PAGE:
The adoption of cloud-based services has steadily increased over the past several years as businesses have become more aware of its benefits. The cloud tools and applications utilized by businesses vary depending on the business’s needs and the economic sector. Some of the common ways that businesses use cloud services include high-performance cloud computing, cloud data storage, and cloud-based telecommunications.
What would happen if your office burned down? If there was a flood? If your data was compromised by ransomware, would it survive? Could your company recover? Do you have a plan? CIOs are asked these questions every day and, often, these questions keep them up at night. Knowing that your company is protected in the event of a disaster is priceless. Especially when we know that a majority of companies that do not have disaster recovery plans will be put out of business when disaster strikes. Other than the obvious benefits of peace of mind and business continuity, having a disaster recovery plan in place will help your business immensely and ensure that your data is secure.
Topics: Disaster Recovery
The use of the internet and other local-area networks (LAN) is rapidly becoming the norm for business telecommunications. Businesses are increasingly turning away from using traditional phone lines to make and receive phone calls. These businesses are instead using data connections to transmit and receive phone messages; this is known as Voice over Internet Protocol or VoIP for short. One of the primary reasons that businesses have switched to VoIP is because call rates are lower with VoIP than with traditional phone lines; businesses have lower monthly phone bills which thereby saves them money. The global VoIP market has seen a year-to-year increase in growth over the past few years and is projected to surpass a revenue of $190 billion by 2024.
Technological tools and applications have been developed over the past several years to streamline and optimize business processes and functions. A key function that has been significantly transformed as a result of technological advances is business communications. More businesses are making the transition away from using traditional phone lines and instead, use the internet to make as well as receive phone calls. This technology that offers businesses the ability to exchange calls over the internet is known as Voice over Internet Protocol (VOIP).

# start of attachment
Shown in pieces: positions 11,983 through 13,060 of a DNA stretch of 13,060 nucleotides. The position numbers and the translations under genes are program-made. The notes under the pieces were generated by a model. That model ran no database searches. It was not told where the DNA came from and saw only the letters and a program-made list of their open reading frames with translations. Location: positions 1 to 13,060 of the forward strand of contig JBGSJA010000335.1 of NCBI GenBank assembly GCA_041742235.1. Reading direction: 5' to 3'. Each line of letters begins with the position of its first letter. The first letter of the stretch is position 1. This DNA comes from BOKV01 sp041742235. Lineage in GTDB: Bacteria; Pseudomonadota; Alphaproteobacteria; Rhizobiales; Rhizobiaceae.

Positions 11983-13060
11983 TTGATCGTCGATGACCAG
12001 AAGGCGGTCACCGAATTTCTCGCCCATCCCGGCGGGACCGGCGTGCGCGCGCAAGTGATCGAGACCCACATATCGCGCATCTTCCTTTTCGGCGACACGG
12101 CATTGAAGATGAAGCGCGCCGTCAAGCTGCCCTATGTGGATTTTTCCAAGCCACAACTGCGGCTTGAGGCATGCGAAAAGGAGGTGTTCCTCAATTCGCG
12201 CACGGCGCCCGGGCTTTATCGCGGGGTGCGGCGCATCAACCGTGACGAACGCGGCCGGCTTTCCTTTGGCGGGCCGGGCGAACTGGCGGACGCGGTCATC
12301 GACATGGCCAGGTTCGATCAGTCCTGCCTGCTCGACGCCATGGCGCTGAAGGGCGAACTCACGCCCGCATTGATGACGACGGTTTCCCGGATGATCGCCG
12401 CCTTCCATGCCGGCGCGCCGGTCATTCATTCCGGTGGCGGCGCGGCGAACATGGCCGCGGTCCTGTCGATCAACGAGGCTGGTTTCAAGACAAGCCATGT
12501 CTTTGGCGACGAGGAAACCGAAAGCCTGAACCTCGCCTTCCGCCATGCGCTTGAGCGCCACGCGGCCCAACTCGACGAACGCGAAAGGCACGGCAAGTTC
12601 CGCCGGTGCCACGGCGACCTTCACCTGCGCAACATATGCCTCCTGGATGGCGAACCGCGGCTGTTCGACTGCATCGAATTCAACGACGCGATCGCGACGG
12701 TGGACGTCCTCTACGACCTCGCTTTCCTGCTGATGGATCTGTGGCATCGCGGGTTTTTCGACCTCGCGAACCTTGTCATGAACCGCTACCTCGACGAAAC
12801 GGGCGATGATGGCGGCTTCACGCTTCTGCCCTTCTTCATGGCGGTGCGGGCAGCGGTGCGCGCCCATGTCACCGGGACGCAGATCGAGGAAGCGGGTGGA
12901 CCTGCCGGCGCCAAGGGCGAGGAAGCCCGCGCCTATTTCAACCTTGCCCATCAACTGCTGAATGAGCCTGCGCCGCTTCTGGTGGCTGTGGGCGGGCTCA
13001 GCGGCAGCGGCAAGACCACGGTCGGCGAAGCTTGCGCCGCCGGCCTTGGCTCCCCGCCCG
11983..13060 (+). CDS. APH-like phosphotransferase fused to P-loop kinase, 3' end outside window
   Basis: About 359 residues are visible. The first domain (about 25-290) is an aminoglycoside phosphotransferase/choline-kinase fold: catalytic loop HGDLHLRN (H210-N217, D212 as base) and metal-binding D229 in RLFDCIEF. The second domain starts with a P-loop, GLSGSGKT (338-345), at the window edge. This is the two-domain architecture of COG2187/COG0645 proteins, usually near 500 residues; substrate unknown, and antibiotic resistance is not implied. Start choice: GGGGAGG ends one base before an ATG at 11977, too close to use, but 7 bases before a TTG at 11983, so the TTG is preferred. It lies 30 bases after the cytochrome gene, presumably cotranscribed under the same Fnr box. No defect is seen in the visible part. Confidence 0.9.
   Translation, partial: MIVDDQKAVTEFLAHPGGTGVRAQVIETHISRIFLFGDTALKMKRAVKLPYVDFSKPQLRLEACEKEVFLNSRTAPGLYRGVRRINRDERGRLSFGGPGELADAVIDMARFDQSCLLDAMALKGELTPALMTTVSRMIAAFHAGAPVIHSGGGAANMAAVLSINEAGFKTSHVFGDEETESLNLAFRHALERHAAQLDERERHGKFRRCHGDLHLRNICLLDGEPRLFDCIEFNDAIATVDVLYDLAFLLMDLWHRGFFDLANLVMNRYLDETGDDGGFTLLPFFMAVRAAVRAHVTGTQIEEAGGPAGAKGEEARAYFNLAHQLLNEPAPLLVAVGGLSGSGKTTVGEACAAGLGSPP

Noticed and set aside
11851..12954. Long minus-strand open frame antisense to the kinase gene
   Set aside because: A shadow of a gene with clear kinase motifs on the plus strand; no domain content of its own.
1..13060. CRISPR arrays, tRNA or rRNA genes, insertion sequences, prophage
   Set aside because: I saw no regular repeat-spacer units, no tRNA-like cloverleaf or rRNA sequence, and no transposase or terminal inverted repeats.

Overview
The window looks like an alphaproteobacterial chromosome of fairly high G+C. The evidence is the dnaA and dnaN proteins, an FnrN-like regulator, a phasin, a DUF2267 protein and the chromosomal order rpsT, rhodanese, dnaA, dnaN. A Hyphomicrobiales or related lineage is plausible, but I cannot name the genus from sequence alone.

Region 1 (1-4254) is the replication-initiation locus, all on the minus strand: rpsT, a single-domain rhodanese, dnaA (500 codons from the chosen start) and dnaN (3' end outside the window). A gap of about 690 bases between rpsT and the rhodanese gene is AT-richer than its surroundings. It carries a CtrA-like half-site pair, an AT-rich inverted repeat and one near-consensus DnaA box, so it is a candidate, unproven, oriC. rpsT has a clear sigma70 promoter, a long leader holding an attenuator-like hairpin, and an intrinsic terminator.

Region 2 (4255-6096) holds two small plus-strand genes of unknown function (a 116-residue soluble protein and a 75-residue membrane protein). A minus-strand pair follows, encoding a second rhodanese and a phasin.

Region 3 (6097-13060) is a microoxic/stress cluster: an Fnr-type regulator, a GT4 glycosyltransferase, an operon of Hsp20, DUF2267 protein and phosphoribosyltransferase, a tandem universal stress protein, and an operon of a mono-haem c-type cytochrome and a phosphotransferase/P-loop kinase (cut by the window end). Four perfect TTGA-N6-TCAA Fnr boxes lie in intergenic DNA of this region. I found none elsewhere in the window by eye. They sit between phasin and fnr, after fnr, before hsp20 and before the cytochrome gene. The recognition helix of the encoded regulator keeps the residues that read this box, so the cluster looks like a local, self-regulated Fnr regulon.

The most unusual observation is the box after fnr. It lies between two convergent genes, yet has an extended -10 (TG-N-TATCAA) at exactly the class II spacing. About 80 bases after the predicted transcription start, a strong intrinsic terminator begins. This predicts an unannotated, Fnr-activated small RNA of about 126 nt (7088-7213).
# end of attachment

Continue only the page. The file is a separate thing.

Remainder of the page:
Over the past several years, there has been a significant increase in cloud adoption. As more businesses see the benefits of the cloud such as cost savings, easy scalability, and improved performance, they have shifted away from traditional physical data centers and network infrastructure. In 2017, the global public cloud market was $146 billion; this figure is expected to rise to $178 billion in 2018. In addition, the global public cloud market is expected to grow at a compound annual growth rate (CAGR) of 22 percent.
We talk to many companies everyday who are in the early stages of moving to the cloud. They have done their research and understand the benefits of the cloud, they just aren't sure where to start. They are looking for guidance in executing the shift to the cloud.
Topics: Cloud Computing
Celebrating 30 Years
October 3rd, 2018 marks 30 years of business for NewCloud Networks! Here’s to another 30 years of mutual success for customers, employees, and partners alike. Let’s test your NewCloud Networks history knowledge as we take a little walk down memory lane.
Topics: NewCloud Networks
The use of the cloud is rapidly becoming the gold standard for data storage and management by businesses. There has been an exponential increase in the number of companies that have migrated their data to the cloud over the past few years. At present, at least 96 percent of all organizations use the cloud in one form or another.
Healthcare is well on the way to transitioning from paper to electronic documentation. It’s no secret. Most patients can now access health records and talk with doctors online. With the transition, strict regulation has also accompanied this increase in electronic storage and transmission of patient information for the healthcare industry. The passage of the Patient Protection and Affordable Care Act in 2010 further hastened this transition as electronic storage and documentation of patient records became a legal requirement and was no longer optional.